Thursday, September 15, 2011

Design-time support for Caliburn.Micro

Recently me together with Bartek Pampuch have been wondering if it’s possible to fire Caliburn.Micro’s binding process at design-time. Caliburn.Micro is a really great framework (just take a look at some of our multitouch apps based on this framework and BFSharp). You just name the controls appropriately and all magic happens automatically. Controls are bound to the View Model’s properties and methods for you. The problem is that it is all happing at run time not at design time. When you are preparing the form in the Visual Studio or Expression Blend you aren’t able to see how the form will look like with bound data. In some cases such feature would very useful, especially when we want to use the sample data generated by Expression Blend or Visual Studio designers. In this post we will show you how to run Caliburn.Micro’s conventions based binding mechanism at design time.

Firstly, we discovered that we can change the objects tree representing the screen and that change is not persisted back to xaml file. You can read more about this feature in my previous post. Secondly, we tried to run Caliburn.Micro’s binding process to see what happens. What was really amazing is that after first try all just started working smoothly! The framework itself is implemented so well :)

One of the samples provided with Caliburn.Micro release is a very simple application called GameLibrary. AddGameView.xaml file defines the screen that looks like this:

image

After setting up sample data generated by Visual Studio and setting attached property 'DesignTime.Enable=”True” the same form looks like this:

clip_image001

In the simplest scenario all we need to run Caliburn.Micro binding process at design time is setting design time data context and enabling binding via Enable attached property. In sample above we are setting sample data generated by Visual Studio because the AddGameViewModel class doesn’t provide default constructor. Of course we could always add a default constructor in code and define view model instance in xaml file.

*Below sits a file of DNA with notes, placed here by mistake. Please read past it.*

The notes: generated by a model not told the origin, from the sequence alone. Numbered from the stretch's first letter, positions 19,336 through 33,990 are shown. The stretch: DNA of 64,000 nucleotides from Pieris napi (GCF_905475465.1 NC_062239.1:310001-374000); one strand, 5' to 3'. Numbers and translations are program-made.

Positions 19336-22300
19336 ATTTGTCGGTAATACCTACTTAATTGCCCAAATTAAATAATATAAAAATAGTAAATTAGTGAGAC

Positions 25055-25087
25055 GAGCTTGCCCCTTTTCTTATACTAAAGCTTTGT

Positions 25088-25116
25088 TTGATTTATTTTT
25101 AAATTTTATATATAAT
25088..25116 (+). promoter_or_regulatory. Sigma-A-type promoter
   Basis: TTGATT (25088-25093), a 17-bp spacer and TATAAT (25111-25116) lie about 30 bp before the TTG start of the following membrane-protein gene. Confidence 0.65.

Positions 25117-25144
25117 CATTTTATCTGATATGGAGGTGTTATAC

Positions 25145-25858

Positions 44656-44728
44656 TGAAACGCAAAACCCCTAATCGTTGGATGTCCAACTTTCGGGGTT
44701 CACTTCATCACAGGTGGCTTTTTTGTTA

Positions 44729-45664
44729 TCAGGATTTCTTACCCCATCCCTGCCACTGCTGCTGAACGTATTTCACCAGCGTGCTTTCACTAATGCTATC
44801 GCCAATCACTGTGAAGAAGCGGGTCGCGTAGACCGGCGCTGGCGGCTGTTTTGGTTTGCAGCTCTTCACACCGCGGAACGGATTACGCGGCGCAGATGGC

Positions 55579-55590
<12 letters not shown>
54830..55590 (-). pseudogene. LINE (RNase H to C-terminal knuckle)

I chose this particular form intentionally because it contains the control that hasn’t defined custom binding convention by default. The Rating control is responsible for displaying Rating property value using stars. Rating property value is 0.8 so 4 stars should be displayed. In such cases where we are using controls with custom binding convention we need to register those conventions at design time. Any application using Caliburn.Micro has a type inherited from Bootstrapper type. This type is a starting point of our application and the instance of that type very often is defined as a resource inside App.xaml file. In fact Caliburn.Micro framework is already prepared for design time scenarios because Bootstrapper type contains virtual method called StartDesignTime. Let’s override this method and register appropriate convention:


public class Bootstrapper
{
public Bootstrapper()
{
if (Execute.InDesignMode) StartDesignTime(); else StartRuntime();
}
}

public class Bootstrapper<TRootModel> : Bootstrapper
{
}

public class AppBootstrapper : Bootstrapper<IShell>
{
private static bool isInitializedInDesignTime = false;

protected override void StartDesignTime()
{
base.StartDesignTime();

if (isInitializedInDesignTime)
return;
isInitializedInDesignTime = true;

ConfigureConventions();
}


void ConfigureConventions()
{
ConventionManager.AddElementConvention<Rating>(Rating.ValueProperty, "Value", "ValueChanged");
}
}

The instance of AppBootstapper type can be created many times at design time so boolean flag ensures that the conventions will be registered only once. When we compile the project and reopen the form we will see something like this:

image

This form represents a very simple scenario where the view model type has only properties of simple types like: string, double. boolean. It doesn’t contain any property of collection type or other view model type. In such scenarios Caliburn.Micro can find the appropriate type of view (control type) based on the type of view model. Let’s see another form called ResultsView.xaml to demonstrate this case:

image

This is a typical problem when we work with Caliburn.Micro and we cannot see anything at design time because the control is entirely collapsed :). Let’s see what happen after connecting sample data.

image

The list contains some elements but the font color is white so we aren’t able to read it because of the default Visual Studio background color. We can try to open this form inside Expression Blend where the background is dark or we can use custom design time attributes presented in the previous post.

image